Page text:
So, what are you learning about for your career? How is that translating to your life.  What things spark your passion, make you persistent and determined to push farther?  I want to know!  At this point I want to do more than throw words out into the blogosphere. I want to start a conversation! I want to start a PLN.

I’ve been writing this blog for over a year now.  In that pursuit I have been determined and persistent.  Learning new things has been the vehicle to spark my imagination to try and communicate new things and that’s my epiphany. What’s yours?

“I am always doing that which I cannot do, in order that I may learn to do it”  – Pablo Picasso

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Want to share this idea with your own Twitter network? Here are tweetable bits.

“The best time to plant a tree was 20 years ago. The second best time is now” – Chinese Proverb http://bitly.com/lF4tfb @agentonloose

“Nothing in this world can take the place of persistence.” – Calvin Coolidge http://bitly.com/lF4tfb @agentonloose

Permanence, perseverance and persistence in spite of all obstacles, discouragement and impossibilities: http://bitly.com/lF4tfb @agentonloose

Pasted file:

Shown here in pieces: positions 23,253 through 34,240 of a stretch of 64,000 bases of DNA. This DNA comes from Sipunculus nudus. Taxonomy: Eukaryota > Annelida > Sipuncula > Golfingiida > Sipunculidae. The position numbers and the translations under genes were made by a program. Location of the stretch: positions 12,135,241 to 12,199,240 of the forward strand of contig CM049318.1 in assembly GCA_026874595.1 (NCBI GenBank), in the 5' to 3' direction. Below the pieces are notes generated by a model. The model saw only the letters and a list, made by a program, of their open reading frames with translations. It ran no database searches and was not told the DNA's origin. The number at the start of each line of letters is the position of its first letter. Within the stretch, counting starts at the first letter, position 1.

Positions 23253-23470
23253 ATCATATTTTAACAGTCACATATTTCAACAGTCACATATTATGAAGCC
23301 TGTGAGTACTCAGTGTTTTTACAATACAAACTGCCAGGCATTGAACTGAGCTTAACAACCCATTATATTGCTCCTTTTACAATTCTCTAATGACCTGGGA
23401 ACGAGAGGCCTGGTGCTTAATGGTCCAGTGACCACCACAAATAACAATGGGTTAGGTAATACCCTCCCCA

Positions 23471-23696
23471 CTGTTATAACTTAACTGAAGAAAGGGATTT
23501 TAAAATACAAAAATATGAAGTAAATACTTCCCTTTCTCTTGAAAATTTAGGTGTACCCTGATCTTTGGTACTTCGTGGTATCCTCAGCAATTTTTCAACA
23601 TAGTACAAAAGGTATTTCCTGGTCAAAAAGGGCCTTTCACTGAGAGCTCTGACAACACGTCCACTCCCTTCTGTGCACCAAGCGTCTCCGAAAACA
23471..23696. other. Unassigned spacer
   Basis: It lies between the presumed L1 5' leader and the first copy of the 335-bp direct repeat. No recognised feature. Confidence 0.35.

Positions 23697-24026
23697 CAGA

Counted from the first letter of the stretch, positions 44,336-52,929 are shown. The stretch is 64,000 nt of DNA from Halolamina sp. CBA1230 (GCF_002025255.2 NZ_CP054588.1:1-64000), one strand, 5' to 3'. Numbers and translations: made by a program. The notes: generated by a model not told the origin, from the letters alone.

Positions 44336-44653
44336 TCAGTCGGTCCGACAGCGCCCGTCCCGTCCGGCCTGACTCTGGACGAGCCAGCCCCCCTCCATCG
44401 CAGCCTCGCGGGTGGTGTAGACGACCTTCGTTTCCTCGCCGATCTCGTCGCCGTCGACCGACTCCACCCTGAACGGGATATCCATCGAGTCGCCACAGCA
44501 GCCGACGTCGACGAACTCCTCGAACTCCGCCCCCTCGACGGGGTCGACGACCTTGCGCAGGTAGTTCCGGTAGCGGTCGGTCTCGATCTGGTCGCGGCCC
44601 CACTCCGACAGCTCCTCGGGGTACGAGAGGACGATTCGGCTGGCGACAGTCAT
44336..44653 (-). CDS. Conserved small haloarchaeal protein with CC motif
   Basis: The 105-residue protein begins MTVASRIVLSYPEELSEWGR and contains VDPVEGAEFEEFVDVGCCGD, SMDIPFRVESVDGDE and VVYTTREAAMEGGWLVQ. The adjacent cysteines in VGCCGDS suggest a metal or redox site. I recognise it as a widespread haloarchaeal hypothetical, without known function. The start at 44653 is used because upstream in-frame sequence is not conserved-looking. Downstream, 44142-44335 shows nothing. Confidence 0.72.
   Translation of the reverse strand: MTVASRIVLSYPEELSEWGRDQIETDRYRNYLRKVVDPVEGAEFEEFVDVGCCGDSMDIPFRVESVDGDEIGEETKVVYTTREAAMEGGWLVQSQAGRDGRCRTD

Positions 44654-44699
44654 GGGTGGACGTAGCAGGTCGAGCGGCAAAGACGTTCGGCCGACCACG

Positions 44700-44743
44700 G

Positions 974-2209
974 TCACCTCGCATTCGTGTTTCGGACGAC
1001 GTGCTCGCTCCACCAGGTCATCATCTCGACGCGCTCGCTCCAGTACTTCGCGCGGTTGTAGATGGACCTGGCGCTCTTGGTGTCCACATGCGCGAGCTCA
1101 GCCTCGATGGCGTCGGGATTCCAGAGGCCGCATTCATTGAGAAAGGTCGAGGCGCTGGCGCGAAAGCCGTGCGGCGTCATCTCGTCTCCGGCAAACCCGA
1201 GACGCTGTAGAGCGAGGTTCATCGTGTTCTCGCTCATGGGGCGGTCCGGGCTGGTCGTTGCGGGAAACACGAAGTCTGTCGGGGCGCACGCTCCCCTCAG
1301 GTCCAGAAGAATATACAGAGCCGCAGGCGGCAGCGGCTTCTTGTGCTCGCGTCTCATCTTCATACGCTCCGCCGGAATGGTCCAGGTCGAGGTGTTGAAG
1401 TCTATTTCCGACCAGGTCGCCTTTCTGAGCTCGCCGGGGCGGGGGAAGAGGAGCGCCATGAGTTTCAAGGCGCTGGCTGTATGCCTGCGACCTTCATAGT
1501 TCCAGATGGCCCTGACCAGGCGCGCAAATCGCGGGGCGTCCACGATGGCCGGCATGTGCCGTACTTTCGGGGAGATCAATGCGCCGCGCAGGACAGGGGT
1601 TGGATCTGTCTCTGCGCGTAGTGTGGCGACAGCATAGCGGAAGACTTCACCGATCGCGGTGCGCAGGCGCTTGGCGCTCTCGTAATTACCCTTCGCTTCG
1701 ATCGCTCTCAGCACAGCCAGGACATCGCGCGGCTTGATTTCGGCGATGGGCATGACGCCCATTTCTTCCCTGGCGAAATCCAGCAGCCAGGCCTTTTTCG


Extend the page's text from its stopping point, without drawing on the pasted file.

“I am always doing that which I cannot do, in order that I may learn to do it”  – Pablo Picasso http://bitly.com/lF4tfb @agentonloose

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Lord of the Flywheel

Spoked flywheel

Like this only made of stone and weighing 2000 pounds

I’m not sure what a flywheel is exactly, but Jim Collins describes it in his book “Good To Great” as a large heavy stone on an axel of some kind. Sounds pretty medieval I realize but OK. My imagination places this contraption off the ground at about eye level.

Like this, only made of stone and weighing 2000 pounds.  Great big stone with a an iron pole running horizontally through a hole in the middle.

OK then, if you were to try and turn the wheel, you obviously could not make it turn 100 MPH instantaneously, right? It would take all your strength to just move it an inch. So you take a try and indeed it just moves an inch or so. When you realize that you’ve only moved it a little bit, then what?

That’s always the question isn’t it? There are only two real answers: move it again or give up and look for a lighter wheel to turn. So, your answer to that question begs another question: how bad do you want it?  Momentum can only be built on a fly wheel by turning it little by little. With each turn a little more momentum is gained and the wheel gets easier and easier to turn.